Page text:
Ignorance Is Far From Bliss

This afternoon, I drove Wil and myself to Trader Joe’s for some groceries. It’s the first time in almost a week that I’ve been behind the wheel, and I was kind of excited to be out around other people. After what seemed like forever trying to find a space in the parking lot (a seeming requirement of this establishment), I finally found one on the far end of the lot and pulled into it. We got out of the car, grabbed our grocery bags, and made our way toward the store.

We hadn’t gotten very far when we heard a woman honk the horn of her SUV at the car in front of her. Her window was down (as was the window of the man whom she was honking at) and we heard her yell “Put on your goddamn blinker you BLACK MAN.” There was so much hatred and, I guess the best way to describe it, venom in her voice. Wil and I stopped in our tracks and stood there, looking at her in total disbelief and shock, with our mouths wide open.

I could tell the man she was yelling at heard her. His car was closer to her than we were, and his window was down. He didn’t say anything to her, but he did put on his blinker and slowly made his turn. I looked at his face, an expression of sadness and defeat at being treated this way. Like he hears this all too often.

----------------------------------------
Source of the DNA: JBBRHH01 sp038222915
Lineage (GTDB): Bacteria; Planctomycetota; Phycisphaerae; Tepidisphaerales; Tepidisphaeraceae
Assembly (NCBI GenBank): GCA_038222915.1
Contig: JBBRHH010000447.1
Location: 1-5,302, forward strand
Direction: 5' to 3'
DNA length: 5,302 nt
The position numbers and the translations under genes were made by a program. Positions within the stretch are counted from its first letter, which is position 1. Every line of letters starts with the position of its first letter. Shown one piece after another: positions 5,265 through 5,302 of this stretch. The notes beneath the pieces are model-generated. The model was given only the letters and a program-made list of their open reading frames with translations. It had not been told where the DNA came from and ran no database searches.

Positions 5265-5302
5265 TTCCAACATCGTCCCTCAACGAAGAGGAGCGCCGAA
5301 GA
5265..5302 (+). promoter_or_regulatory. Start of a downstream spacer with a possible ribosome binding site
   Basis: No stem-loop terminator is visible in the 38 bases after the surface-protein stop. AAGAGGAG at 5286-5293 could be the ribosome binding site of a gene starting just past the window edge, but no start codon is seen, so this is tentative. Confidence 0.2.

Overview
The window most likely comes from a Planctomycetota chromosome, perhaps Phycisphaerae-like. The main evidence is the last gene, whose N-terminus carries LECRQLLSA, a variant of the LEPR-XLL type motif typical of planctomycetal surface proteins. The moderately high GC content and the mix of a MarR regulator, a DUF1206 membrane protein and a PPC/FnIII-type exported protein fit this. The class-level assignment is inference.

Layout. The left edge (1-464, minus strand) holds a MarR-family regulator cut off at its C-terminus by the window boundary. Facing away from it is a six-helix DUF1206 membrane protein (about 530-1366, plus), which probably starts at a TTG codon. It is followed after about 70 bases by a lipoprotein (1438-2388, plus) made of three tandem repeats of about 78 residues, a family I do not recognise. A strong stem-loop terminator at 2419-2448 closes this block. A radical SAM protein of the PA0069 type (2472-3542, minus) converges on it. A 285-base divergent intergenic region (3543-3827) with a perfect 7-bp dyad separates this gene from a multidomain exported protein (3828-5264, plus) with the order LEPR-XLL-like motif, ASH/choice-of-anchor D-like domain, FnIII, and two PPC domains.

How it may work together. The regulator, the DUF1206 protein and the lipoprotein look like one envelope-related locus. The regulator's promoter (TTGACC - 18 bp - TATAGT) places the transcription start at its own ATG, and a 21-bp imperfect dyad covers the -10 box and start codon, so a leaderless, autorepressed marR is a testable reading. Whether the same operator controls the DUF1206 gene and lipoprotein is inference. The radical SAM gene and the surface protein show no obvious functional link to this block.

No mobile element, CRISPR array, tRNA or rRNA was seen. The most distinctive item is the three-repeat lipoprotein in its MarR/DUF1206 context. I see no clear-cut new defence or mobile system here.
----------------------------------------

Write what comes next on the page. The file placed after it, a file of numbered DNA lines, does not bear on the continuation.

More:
The woman drove away and I looked at Wil. We were both so shocked that we didn’t even say anything, not that it would’ve helped by that point. Here was this woman, leaving a grocery store that we all get the same food from, spewing such hateful words at this man and then driving away like it was nothing.

I didn’t have parents who raised me to  be accepting of everyone as equals. My parents weren’t openly racist, they were the quiet types, who just looked scared if a person with different colored skin came near them. I saw this and learned on my own from their ignorance and fear that a person should not be judged by the color of their skin. Their behavior was unnecessary and embarrassing. I vowed to raise my own children with this knowledge I had acquired so that they would be the good people we need more of in this world.